The Society for Applied Anthropology (SfAA) is pleased to announce that the 2019 Robert A. and Beverly H. Hackenberg Prize will be presented to Jeremy Spoon (Portland State University associate professor of anthropology and senior fellow at The Mountain Institute), Richard Arnold (Pahrump Paiute Tribe), and their collaborators at the society’s annual meeting in Portland on March 21.
The Hackenberg Prize recognizes SfAA members and their community partners whose work demonstrates sustained and meaningful collaboration to improve the communities where they live and work. Each year, the Hackenberg Prize highlights the very best of what applied social scientists and their collaborators are doing in the community or region where the SfAA is meeting. The work of a SfAA member and collaborators is featured in a special session. The prize is accompanied by a cash award of $1,000 to be used to advance the collaborative effort. This prize is named for Robert and Beverly Hackenberg, whose distinguished applied research careers emphasized the need for collaboration between social scientists and grassroots community organizations to identify local needs and develop culturally appropriate solutions.
Since 2008, Jeremy Spoon and Richard Arnold have worked closely with 16 Nuwu (Southern Paiute), Newe (Western Shoshone), and Numu (Owens Valley Paiute and Shoshone) tribes and several federal agencies to sustain and revitalize cultural ties with the landscape through progressive consultation, co-management, and interpretation. The results of this decade-long collaboration, known as The Numic Project, will be presented on Thursday, March 21. Project participants will reflect on their collaboration from Indigenous, federal agency, public, and academic perspectives. Their presentation, entitled, Revitalizing Numic Homelands: Blending Culture and Collaboration in the Great Basin and Upper Mojave Deserts, will be held in the Hilton’s Council Suite from 10:00 to 11:30 a.m.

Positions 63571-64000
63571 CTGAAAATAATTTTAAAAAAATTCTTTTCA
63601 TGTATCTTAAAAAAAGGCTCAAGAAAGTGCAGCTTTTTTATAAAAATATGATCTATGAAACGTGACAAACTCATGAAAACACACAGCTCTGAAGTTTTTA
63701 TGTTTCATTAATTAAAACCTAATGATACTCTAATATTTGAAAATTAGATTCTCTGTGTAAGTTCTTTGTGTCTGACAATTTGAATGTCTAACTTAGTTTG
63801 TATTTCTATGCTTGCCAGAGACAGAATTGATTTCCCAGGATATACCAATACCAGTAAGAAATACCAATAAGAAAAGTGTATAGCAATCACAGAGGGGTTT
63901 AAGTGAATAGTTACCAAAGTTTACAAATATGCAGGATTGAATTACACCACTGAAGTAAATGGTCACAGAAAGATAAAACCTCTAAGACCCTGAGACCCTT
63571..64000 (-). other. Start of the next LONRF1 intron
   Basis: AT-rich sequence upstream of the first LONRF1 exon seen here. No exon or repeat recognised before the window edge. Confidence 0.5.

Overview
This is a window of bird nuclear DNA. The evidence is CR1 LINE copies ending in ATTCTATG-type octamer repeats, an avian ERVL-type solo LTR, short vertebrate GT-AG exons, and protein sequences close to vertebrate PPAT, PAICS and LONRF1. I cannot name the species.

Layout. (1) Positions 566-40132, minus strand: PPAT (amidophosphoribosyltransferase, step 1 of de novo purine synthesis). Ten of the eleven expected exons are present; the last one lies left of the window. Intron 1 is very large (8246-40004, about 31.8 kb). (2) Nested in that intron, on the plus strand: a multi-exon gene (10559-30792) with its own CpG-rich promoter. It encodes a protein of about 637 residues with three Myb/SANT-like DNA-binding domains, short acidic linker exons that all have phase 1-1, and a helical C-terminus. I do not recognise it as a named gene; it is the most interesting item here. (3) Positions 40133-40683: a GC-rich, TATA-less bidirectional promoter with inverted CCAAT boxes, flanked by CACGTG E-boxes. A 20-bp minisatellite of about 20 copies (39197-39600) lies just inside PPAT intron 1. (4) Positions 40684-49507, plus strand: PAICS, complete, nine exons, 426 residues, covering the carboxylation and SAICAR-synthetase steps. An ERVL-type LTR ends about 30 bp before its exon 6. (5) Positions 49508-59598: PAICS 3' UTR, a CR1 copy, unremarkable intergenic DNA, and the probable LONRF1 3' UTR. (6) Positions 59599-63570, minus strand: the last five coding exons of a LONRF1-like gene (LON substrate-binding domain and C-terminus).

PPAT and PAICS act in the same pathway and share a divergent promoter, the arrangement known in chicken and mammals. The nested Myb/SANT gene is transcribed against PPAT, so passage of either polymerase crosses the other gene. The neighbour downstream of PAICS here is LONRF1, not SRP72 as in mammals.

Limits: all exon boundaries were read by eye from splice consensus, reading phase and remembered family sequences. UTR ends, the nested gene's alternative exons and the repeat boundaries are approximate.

This collaboration offers a unique understanding of the land, using a progressive consultation framework that incorporates co-managing resources and developing co-created public education. It evolved into a model that integrates tribal understandings which can be adopted in other settings and by other university-community partnerships.
Please join the Society for Applied Anthropology in recognizing the important work of this year’s recipients of the Robert A. and Beverly H. Hackenberg Prize: Jeremy Spoon, Richard Arnold, and their collaborators.